Wednesday, March 16, 2011

Sid and Nancy

Sid and Nancy
from Jenny's video collection
circa 1997

LAMB Acting School 101 is a regular event in which LAMB bloggers discuss the work and career of a given actor. This month's subject is
Gary Oldman. The complete list of posts for this month will go up March 24 at the LAMB site.

Punk rock! The first time I was exposed to punk was in high school. It was the Ramones. It took me a little longer to really appreciate punk though, since this was also the period where I discovered classic rock for the first time - although now I suppose the Ramones are considered classic rock by some.

Jenny has been a punk rock diva for as long as I've known her. She's been the lead singer and co-lyricist of at least two different punk bands that have played around the city (one of them an all-girl band), and I've seen both of them play live on multiple occasions. To be honest, Jenny will never be mistaken for Pat Benatar or Ann Wilson in terms of singing ability, but with her it's almost besides the point. She's all about putting on a stage performance. She's been known to wear a "devil" costume, complete with a plastic pitchfork, and prance around the stage, gyrating sexily while screaming her songs. Not exactly Lady Gaga, but for what it is, it's pretty funny and entertaining. And she loves it, she absolutely loves the thrill of making a spectacle of herself in the name of rock and roll.

So it was with more than a little measure of excitement that I first saw Sid and Nancy with her, at her old Alphabet City apartment. Jenny's lived all over the city; this was one of many apartments she lived in and perhaps the one I associate most with her. The Sex Pistols definitely embody the things she strives for as a rock star, at least on-stage. I've always been of two minds about them: I dig their music but Johnny Rotten's voice can grate after a certain point. There's a story about them that pretty much sums up not only themselves, but perhaps punk in general: the original bassist was a big Paul McCartney fan, but made the mistake of letting that fact slip in front of the others. When they found out, they kicked him out of the band! His replacement: Sid Vicious, who was no Paul McCartney, to put it mildly.

Gary Oldman plays Sid, and he captures the manic, frenzied energy of the man perfectly. Oldman has always been an outstanding actor, mostly playing either bad guys or crazy guys - or both. Sid and Nancy, though, is one of the few films where he's been center stage. He's an acting chameleon, disappearing within his roles completely, and maybe that's one reason why he's not a bigger name. Many superstar actors, it seems, develop an on-screen persona that shows through from one role to the next, and I think audiences find comfort in that. When you see, say, Adam Sandler in a movie, chances are you know more or less what to expect from him. That's not always true with someone like Oldman, but that's okay because he's so good.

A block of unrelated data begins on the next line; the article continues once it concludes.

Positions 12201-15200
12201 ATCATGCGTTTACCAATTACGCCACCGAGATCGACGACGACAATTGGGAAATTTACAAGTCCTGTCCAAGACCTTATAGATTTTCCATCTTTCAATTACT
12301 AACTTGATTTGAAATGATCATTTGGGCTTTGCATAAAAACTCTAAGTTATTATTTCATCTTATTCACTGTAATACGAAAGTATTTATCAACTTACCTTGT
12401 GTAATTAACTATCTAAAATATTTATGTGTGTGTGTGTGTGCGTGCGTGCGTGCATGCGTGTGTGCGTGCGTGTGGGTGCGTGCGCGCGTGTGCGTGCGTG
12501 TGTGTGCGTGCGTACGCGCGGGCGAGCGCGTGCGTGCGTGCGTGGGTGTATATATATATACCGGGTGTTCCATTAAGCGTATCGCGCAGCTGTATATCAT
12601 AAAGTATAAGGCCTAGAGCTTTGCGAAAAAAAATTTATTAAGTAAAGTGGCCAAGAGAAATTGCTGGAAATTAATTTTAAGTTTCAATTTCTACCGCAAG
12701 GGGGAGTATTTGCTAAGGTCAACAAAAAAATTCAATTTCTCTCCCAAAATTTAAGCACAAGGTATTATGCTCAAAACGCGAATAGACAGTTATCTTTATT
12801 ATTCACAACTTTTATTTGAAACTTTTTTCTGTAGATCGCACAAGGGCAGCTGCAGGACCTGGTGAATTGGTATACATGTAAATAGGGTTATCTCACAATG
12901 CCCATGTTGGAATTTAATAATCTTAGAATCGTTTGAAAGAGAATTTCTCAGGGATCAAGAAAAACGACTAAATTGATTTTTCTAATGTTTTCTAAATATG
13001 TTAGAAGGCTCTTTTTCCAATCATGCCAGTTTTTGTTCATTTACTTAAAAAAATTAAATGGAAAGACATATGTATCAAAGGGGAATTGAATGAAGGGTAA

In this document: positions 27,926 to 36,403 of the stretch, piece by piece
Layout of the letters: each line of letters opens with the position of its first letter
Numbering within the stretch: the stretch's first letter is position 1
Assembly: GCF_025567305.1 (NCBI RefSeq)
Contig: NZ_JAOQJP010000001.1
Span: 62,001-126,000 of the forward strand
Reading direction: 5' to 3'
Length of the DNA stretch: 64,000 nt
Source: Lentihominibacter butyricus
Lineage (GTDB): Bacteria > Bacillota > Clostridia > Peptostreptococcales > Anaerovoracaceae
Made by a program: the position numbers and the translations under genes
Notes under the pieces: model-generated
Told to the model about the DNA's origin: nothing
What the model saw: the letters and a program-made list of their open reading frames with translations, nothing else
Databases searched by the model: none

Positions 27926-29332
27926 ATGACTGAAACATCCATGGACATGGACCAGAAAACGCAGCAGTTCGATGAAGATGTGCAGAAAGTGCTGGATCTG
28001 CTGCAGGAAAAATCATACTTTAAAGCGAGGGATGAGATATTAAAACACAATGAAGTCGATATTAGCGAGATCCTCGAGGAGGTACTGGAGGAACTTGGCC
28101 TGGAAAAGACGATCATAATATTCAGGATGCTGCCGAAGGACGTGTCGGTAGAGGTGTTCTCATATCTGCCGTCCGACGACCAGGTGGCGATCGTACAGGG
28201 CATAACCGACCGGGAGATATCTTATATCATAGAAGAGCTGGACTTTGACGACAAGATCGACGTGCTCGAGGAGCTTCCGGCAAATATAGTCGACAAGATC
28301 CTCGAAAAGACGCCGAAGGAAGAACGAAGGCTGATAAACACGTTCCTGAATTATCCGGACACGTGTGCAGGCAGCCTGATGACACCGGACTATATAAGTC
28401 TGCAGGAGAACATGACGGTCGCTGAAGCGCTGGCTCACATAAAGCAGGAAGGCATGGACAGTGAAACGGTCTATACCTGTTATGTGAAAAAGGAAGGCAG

Besides Sid and Nancy, I've seen him in the following: Rosencrantz & Guildenstern Are Dead, State of Grace, JFK, Bram Stoker's Dracula, True Romance, The Professional, Immortal Beloved, Murder in the First, Basquiat, The Fifth Element, Air Force One, Lost in Space '98, The Contender, Batman Begins and The Dark Knight. I think my favorite performance of his is Immortal Beloved, where he plays Beethoven.

Previously in LAMB Acting School:
Natalie Portman


  1. Really? Ha! That's my favorite role of his, too, and not just because I watched that movie obsessively for the costume reference. Oldman's one of my absolute favorite actors; I sure as heck wasn't watching BB for Christian Bale. Hated Oldman in 5E,though. I think I'm in the minority on that one, though.

  2. His character was silly the way the whole movie was silly. Either you were willing to go with it or not. But I could how that movie wouldn't appeal to you.

  3. It wasn't the silliness that did it -- for me it was the one time I felt his chops weren't up to the task. You could hear his accent falling in and out, and his intensity seemed... not so much over the top, but just misplaced. I wouldn't have batted an eye if it'd been anyone else, but Oldman's so darn flawless, it jumped out at me.

  4. His accent, huh? I never noticed that.

  5. Why then should anyone of sane disposition wish to see the film? Because it is still a love story, and a very touching one at that. Oldman and Webb's performance are what makes this film so fascinating as well. Good Review!

  6. Touching? I suppose, though that's not the first word that comes to mind for me.

  7. I have yet to see this film though I've heard good things about it. I'm not a huge Sex Pistols fan but the whole "punk rock doomed romance" thing is interesting, and I dig Gary Oldman. You're right, he doesn't seem to star too often so it's cool he's front and center here. That's great you got to watch it with a rock star in her own right!

    So far my favorite Oldman performance is probably Rosencrantz and Guildenstern Are Dead, which is just such an excellent movie all around and one of my favorite plays.

  8. Alex, I think I've gotten enough of a handle on your taste in film to say that you would totally go for this movie. It's definitely not just about the music.


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